Recently USA today ran an article by Mr. Larry Copeland about unmarked police cars. The implementation of the unmarked police cars is spreading across the country. The article talks about people who speed and their reactions when they see a marked police unit. The immediate reaction is to slow down and drive the speed limit. Which is the goal of law enforcement on the highway and on city streets. What everyone should know is that once that marked police car is out of view, the driver will speed back up.
In his article, he talks about speed being the deadly cycle that needs to be broken. According to the National Highway Traffic Safety Administration, this is costing Americans $40.4 billion dollars. In Oklahoma, we spend about $2 to $3 billion on vehicle collisions.
Now all this seems to be costly, but does this really put it in perspective for people? The average collision (without injuries) is approximately $8 to $10 thousand dollars. According to the Institute for Highway Safety, there are about 1 million vehicle crashes annually ( in Oklahoma).
If a majority of these collisions are caused by speed, wouldn’t it seem that speed enforcement should be a priority?
I have listened to the debate about marked vs. unmarked vehicles. The arguments range from out of control government to police impersonation problems. There are many arguments for and against this issue but I believe what is really the issue is that people are not interested in the government “sneaking around” in unmarked cars looking to stop people for traffic violations. I often hear people say that it is not appropriate to use government resources this way, because it is a revenue enhancement program and not a traffic safety program.
Driving a marked vehicle with the lights on top of the vehicle, everyone knows your there. Yes, it is a deterrent, but once that car is removed from that particular spot, then the vehicles will speed back up. A marked car without the lights on top got my attention one day because someone said, “I did not see you there (after they were apprehended for running a red light). Even though the two vehicles were marked on the sides identically, the fact that one did not have lights on top, did not deter the motorist from the violation. In this particular case, the motorist was looking for that light bar on top of the police vehicle and when none were visible, the driver ran the red light.
Driving an unmarked car, you will see the irresponsible driver. 911 operators often get calls about rude, aggressive or drunk drivers. They will also receive calls about distracted drivers, children who are not buckled in-car seats and even the driver who has a lead foot and accelerates rapidly from the traffic light. In an unmarked car, you will see this and realize that drivers will do almost anything when a marked police unit is not there.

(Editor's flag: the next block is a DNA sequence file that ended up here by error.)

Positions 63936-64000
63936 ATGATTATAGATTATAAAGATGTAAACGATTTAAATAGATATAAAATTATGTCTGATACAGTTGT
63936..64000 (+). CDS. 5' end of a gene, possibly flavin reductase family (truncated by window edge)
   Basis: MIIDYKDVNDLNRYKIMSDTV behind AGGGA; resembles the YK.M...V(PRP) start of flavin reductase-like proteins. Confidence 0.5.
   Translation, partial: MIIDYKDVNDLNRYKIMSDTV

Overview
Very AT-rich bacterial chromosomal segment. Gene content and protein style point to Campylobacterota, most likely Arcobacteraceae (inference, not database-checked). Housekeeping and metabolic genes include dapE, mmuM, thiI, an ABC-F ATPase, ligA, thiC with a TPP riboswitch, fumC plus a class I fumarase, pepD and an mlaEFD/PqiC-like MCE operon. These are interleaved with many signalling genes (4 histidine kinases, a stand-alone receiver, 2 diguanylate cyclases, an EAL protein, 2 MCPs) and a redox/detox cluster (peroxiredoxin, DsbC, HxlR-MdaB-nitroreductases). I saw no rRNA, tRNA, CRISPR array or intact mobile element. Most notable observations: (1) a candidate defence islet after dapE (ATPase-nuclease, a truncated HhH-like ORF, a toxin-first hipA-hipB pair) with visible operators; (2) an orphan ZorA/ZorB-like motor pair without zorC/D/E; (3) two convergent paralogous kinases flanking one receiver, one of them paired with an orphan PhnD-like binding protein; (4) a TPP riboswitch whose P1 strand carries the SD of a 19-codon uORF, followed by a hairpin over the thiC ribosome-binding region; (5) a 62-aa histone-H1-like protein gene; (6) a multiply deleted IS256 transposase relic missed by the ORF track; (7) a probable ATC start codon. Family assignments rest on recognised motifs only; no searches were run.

When that vehicles passes the unmarked police car at 63 in a 40 mph speed zone, you know that driver is not concerned about his driving habits because he does not see a police car. But having those unmarked vehicles in use, police are getting the opportunity to see the erratic driving behaviors. It is backing up what the citizens are seeing on their own when a marked police vehicle is no where in sight.
I see the need for the use of unmarked police vehicles and I support the practice. If someone is concerned that it is not a police car, there are several options. First option is to turn on your flashers and drive to a populated place so people can see what is happening. Another option is calling the police and asking the dispatcher if an officer is pulling you over.
I can guarantee that if you keep driving and ignore the flashing lights, you will soon discover that it may be a police officer attempting to stop you. The officer is going to radio in and say the vehicle is not stopping and other officers are going to respond. Those officers will be in a marked police vehicles.
Police departments can also put policies in place to ensure that citizens know they are getting stopped by an unmarked police unit. Officers can be required to identify themselves as they walk up to the car. Officers should make sure that they understand that someone is going to question their credentials. If they are questioned, the officer should be patient to allow the citizen the time to become comfortable with the traffic stop. Now this does not mean that the officer should be ignored or treated badly, but he or she should be patient. In any police situation, the officers will not tolerate abuse, refusal to comply, or any other act that would indicate that the citizen is not going to cooperate.
So if you want to experience a life time of learning, you should consider riding in an unmarked police vehicle. Contact you local department and see fi they have an unmarked program. Complete the necessary forms and volunteer to ride with an officer in an unmarked police unit.
If you do, you just might have an experience of a life time.